By Ryan Tibbens
Before proceeding, please read this article from the Chronicle of Higher Education in which they detail JMU’s X-Labs class, a new project-based, experience-based, experimental design in which students work collaboratively and creatively. At least read the first half. Okay, fine, here’s the essential concept for you bums: "Tackling big problems is the point of JMU X-Labs, a four-year-old experiment in undergraduate education. Through a blend of interdisciplinary collaboration, project-based learning, and unscripted, open-ended research, each course takes students through the long and often aggravating process of developing new ways of thinking about complex problems. They might design drones to help with environmental problems, tackle foreign-policy challenges, build autonomous vehicles, or develop medical innovations to help with the opioid crisis. If everything goes well, students will produce a prototype of a product, plan, or service in 15 weeks." [Link]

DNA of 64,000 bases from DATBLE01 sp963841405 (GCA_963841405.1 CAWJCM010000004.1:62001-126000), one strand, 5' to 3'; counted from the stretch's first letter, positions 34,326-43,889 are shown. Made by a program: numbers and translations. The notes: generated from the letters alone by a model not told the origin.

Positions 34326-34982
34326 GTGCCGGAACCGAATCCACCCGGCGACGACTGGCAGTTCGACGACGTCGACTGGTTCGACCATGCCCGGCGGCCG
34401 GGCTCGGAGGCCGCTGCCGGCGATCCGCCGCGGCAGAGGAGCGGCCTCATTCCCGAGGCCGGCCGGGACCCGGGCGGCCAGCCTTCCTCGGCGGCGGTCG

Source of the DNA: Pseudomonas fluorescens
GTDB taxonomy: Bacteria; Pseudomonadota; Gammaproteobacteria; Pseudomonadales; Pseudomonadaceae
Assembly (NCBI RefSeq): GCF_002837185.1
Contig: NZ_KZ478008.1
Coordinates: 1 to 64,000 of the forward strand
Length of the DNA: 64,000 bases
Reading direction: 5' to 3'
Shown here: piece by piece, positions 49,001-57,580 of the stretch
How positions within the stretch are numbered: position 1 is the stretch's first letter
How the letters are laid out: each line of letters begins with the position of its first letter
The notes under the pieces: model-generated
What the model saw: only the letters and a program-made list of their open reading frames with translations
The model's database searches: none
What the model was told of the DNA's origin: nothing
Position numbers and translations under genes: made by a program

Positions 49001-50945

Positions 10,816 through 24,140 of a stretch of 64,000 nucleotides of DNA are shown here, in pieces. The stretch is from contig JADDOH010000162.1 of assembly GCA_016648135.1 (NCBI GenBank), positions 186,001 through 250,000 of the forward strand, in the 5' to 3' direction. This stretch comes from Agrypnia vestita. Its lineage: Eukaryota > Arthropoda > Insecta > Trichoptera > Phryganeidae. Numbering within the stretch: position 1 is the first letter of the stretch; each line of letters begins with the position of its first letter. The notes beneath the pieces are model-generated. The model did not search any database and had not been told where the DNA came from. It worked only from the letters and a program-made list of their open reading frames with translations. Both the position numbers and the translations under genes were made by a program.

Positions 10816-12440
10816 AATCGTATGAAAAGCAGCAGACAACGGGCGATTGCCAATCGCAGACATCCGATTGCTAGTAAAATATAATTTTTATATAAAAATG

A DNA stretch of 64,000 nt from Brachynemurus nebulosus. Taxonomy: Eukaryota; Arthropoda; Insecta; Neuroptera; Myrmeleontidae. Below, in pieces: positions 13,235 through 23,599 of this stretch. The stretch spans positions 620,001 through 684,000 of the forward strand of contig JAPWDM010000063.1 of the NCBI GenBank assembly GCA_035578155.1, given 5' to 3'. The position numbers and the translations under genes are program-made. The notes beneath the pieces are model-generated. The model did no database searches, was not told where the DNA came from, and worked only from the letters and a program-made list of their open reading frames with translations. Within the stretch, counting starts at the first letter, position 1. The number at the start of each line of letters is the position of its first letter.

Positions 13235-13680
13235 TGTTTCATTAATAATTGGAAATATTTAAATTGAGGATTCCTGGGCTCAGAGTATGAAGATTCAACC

If that sounds interesting, check out the article and JMU X-Labs’ website. If that sounds ridiculous, it might be even more important for you to check out the article because the education pendulum is swinging fast, and project-based and/or interdisciplinary learning (hopefully) is coming next. Whether you want to ride or dodge the pendulum, you should know more about interdisciplinary learning than your school’s mandatory training is providing, including what is happening at the college level.